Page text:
On appeal from Superior Court of New Jersey, Law Division, Cape May County, Docket No. L-576-03.
NOT FOR PUBLICATION WITHOUT THE APPROVAL OF THE APPELLATE DIVISION
Argued September 29, 2010
Before Judges Wefing and Payne.
Plaintiff, Randy Senna, appeals from an August 28, 2009 order enforcing a settlement with defendants Walter Florimont and 2400 Amusements, Inc. t/a Olympic Enterprises (Florimont).*fn1
This matter arises out of a defamation action filed on October 16, 2003 by Senna against a business rival, Florimont, who at the time operated a competing boardwalk game known as Fascination. On March 31, 2006, the trial court granted defendant's motion for summary judgment, and we affirmed in an unreported opinion, holding that the trial court had properly applied an actual-malice standard in granting summary judgment on Senna's defamation claim. Senna v. Florimont, No. A-4605-05 (App. Div. May 30, 2007). The Supreme Court reversed and remanded the matter for further proceedings, holding "that the false and defamatory verbal broadsides of defendant's employees, impugning the honesty of a business competitor, fell into the category of commercial speech that is not entitled to heightened protection under the actual-malice standard." See Senna v. Florimont, 196 N.J. 469, 474 (2008).
On remand, Florimont again moved for summary judgment. While the motion was pending, extensive settlement negotiations took place within and outside of Senna's presence. At some point Senna offered to settle the matter for $15,000 plus an amount of up to $5,000 to be used to purchase Fascination machines from Florimont's business successor. However, Florimont declined to settle on those terms because the settlement was contingent upon the participation of a non-party.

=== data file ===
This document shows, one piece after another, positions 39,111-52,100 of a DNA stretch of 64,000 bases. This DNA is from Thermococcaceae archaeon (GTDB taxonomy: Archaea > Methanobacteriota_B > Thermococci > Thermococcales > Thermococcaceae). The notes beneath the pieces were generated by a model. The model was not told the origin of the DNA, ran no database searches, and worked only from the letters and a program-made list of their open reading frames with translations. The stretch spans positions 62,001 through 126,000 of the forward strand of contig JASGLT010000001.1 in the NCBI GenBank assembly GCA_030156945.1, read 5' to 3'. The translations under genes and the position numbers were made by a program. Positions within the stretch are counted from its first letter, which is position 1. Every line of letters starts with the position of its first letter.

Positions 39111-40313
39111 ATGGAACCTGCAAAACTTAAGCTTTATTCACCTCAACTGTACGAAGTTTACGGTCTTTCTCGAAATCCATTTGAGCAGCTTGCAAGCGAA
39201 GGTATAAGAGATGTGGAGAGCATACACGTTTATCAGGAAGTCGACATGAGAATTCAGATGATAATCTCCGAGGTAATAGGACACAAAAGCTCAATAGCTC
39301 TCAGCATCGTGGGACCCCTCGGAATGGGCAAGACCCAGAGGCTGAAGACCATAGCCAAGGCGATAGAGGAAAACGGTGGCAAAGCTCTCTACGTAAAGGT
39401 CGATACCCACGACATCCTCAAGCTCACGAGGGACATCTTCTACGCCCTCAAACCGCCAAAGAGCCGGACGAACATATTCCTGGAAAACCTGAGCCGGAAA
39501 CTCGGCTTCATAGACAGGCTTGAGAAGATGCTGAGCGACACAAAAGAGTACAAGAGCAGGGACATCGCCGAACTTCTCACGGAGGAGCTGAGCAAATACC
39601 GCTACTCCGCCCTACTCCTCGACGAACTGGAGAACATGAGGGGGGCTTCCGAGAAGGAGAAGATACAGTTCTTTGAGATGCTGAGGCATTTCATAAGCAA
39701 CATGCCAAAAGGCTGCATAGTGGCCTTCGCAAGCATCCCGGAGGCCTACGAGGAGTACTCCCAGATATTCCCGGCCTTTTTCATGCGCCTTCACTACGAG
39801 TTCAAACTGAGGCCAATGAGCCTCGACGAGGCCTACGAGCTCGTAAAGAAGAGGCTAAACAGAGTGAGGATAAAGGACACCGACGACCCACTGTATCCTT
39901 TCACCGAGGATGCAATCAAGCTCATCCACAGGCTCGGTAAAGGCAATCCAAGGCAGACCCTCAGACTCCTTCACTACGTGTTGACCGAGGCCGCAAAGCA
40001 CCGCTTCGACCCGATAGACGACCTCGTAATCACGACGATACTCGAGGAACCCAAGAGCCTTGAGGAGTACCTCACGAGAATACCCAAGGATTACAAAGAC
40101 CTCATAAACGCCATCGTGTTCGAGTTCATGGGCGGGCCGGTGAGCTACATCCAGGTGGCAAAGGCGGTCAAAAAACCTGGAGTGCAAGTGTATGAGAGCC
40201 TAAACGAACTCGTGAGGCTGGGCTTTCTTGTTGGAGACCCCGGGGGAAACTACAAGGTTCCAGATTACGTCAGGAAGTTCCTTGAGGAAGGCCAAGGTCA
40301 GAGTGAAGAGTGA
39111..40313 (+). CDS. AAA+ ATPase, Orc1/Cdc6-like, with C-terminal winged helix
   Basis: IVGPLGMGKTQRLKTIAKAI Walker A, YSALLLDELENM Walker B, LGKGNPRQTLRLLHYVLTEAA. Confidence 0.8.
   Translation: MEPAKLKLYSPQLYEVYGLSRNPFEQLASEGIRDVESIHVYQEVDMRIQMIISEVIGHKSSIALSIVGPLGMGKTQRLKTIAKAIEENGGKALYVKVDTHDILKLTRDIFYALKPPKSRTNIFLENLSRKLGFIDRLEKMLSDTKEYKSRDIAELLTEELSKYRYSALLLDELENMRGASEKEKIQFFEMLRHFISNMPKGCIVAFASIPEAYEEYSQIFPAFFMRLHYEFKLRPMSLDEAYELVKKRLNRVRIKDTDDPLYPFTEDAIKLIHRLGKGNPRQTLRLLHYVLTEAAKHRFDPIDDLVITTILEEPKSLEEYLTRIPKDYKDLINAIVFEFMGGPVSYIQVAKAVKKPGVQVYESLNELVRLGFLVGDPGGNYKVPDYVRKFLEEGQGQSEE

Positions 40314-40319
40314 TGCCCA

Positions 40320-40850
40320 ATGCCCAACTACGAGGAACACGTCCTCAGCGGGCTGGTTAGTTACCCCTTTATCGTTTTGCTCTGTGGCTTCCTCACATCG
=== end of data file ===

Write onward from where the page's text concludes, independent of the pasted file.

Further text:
Following denial of summary judgment on May 28, 2009, settlement negotiations were renewed and, that day, a $20,000 cash-only settlement offer was allegedly accepted by Senna. Counsel for Florimont, Frank L. Corrado, has certified that, after Florimont accepted the settlement, Corrado contacted counsel for Senna, Scott E. Becker, and "specifically asked Mr. Becker to confirm that plaintiff had authorized this 'cash-only' settlement and that there was no requirement that the equipment be purchased." Becker confirmed Corrado's understanding.
On June 3, 2009, Corrado e-mailed drafts of a settlement agreement and stipulation of dismissal to Becker. However, Becker responded by stating that Senna would not agree to the settlement. The e-mail stated:
Randy advised me last night that he never agreed to the settlement. Apparently, its not about the amount. Rather, because he thought he was going to [be] able to use the extra money to make the deal for the equipment. After speaking with him 2 or more times, after Thursday, I believed he understood the terms, but he disagrees. I had already let Kim [a court employee] know the matter was settled. At this point, unless he is able to make his deal with the new owners today, I will have to report his problem to the court. I also advised him that I would seek to withdraw from the case.
I apologize for the trouble, but I don't believe I have ever had ...